In the Pacific Northwest, we’re fortunate to not really have an offseason. While last month’s Round the County race is considered by many the last hurrah of the racing year, the Snowbird series started in November and the well-attended South Sound Series starts this coming weekend with a race a month into February.
For One Life, though, it’s time for a haulout and some other projects on the boat. We’ll be back at it again in February, so it will be nice to sit back and focus on being warm and cheerful during the holidays and optimistic for the coming New Year.
A project I was not able to do last year because of a lack of space was made possible this year by a move to a new residence earlier this spring. I don’t really like leaving my race sails flaked, folded, and sitting in the forepeak. Combined with the fact they all needed to be dried out anyway, I was off to the local building supply store and Amazon for sewer pipe and velcro strapping.
Yup, sewer pipe.
The only way I know of to store sails in a compact fashion but without creases is to roll them. To assist in this, I went shopping for something to roll the sails around — sewer pipe.
My intention was to grab 6″ diameter sewer pipe, but it seems this is in pretty short supply. After visiting multiple building supply stores, I saw one 10′ length and it was almost $30. Given I needed 6 of them to handle my four sails, that was out.
I ended up using 4″ diameter groundwater drainage pipes instead. Similar theory as sewer pipe, but much less heavy. The benefit of these is they already have a female fitting built in to one end. No need to buy connectors or fiddle with pipe cement.
I’d already measured the foot of my sails, and knew 15′ of sewer pipe would be adequate. I measured my work area in the basement, and it was 15.5′ — so I was set to go.
The pipes were filthy, so I chose one of the 5-minute breaks in the rain we’ve had since Autumn started and washed them out in the yard. I grabbed the Sawz-all with a long metal-cutting blade (way easier to handle cutting plastic pipe than a blade with aggressive wood-cutting teeth) and my tape measure. I cut two of the 10′ lengths in half so I’d end up with four 15′-long pieces.
The first non-obvious tip I have is when you are about to combine the pieces together, line up the end of the male piece with where it would sit once all the way in the female connector. Mark that with a little line. Connect the two pieces and then stand the whole thing up on end with the short piece at the bottom to put it about eye height. Bang it on the ground a few times and you’ll see the weight of the longer piece will seat the pieces together all the way.
Once that was done, I moved them all inside to dry off.
I bought 15 yards of 2-side Velcro strapping (not adhesive Velcro) off Amazon, though I expect your local sewing supply store would carry it. I didn’t have any luck finding it at the building supply stores except in 6′ lengths for twice what I bought 15 yards for off Amazon.
I cut the Velcro straps with scissors to a length adeqate to secure the tack and clew to the drainage pipe. I wasn’t afraid to be generous here as it made it much easier to wrangle and I had 15 yards of velcro to work with.
From there, it was just a matter of rolling and rolling and rolling. There is some art to making sur ethere are no wrinkles or other issues, depending on how your sail is cut and/or how your sails are attached.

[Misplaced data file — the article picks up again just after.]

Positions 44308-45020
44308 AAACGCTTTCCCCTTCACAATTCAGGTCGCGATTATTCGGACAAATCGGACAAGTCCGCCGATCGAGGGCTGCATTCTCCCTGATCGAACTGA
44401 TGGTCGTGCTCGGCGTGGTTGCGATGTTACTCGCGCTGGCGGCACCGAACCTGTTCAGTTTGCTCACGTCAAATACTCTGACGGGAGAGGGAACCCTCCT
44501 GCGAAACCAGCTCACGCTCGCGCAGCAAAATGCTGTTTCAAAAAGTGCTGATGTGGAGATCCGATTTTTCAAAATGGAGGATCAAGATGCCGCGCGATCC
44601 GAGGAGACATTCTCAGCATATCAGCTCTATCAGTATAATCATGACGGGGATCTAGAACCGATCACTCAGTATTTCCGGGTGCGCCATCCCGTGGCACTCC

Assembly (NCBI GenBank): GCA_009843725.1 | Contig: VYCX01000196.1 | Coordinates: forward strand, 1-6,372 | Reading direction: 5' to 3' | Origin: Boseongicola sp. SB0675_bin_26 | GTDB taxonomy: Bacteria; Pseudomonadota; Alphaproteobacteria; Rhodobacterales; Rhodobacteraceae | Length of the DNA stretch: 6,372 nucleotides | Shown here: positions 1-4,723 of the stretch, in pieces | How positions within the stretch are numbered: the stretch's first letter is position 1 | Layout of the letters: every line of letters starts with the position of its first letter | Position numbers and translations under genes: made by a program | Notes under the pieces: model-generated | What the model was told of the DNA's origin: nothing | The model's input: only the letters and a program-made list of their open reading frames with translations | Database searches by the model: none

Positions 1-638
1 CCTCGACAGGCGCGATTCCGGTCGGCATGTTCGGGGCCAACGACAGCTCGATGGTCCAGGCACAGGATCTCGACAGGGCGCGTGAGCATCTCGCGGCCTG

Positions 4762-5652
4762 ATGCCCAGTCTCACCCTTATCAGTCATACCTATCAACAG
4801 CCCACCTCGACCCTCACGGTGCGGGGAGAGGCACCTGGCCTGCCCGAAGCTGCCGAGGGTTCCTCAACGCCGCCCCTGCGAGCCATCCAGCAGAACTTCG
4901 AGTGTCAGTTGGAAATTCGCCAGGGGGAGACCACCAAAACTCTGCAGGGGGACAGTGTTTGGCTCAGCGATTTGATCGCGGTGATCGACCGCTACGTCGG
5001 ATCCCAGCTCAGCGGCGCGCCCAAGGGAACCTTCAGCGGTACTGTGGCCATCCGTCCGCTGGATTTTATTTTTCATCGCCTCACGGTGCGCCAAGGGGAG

For instance, on my racing main I have large luff car sliders. It wouldn’t be good to store the sail with those pointy buggers poking into the sail fabric all winter, so I had to make sure the luff stayed pretty well lined up on that end of the drainage pipe. In contrast, my jibs all use bolt ropes instead of hanks — so I didn’t much care how those lined up since I’ll be flaking them anyway before taking them down to the boat next season.
My biggest challenge was getting the sails all dried out. I didn’t want to have any moisture rolled up in there, so the basement was even more of a yard sale (yard sail? lol) than normal. Eventually, I managed to get each of them dry before rolling them up.
(Speaking of which, if anyone has any good ideas how to dry out a furling code zero and get it rolled back up tightly without doing that on the boat, let me know.)
I rolled the sails myself since I couldn’t predict when each sail might be dry. I can readily see how it would be easier to have one or two helpers, especially for sails designed for heavier loads with stiff clew and tack stitching. If your sails are big enough so you need something appreciably longer than 15′ drainage pipe sections, I’d suggest you have help when rolling them up.
One good thing about the process it it makes inspecting the sail a foot at a time really easy. My inventory was just at the Doyle Sails Seattle loft for a spa day a few weeks back so I didn’t notice any new issues, but I’m sure I would have seen them if there were.
As you can see, I didn’t stress about making the rolls exceptionally tight. I have enough room that the few inches I’d gain from a really tight roll makes no difference. Plus, the looser roll made it much easier to ensure I wasn’t introducing creases to the sails.
Come next season, I’ll probably strap the rolls to the top of the Jeep and drive them down to the big lawn at Shilshole on a dry day (assuming the Duke’s is not under construction yet) to unroll and flake them into their bags. The racing main I’ll probably just hoist at the dock straight off the drainage pipe. If I need to reclaim bench space for a project. I plan to stick a foot-long 2×4 with large hole drilled into both ends of the drainage pipe and use a rope through the hole to tie each end to the rafters in the basement.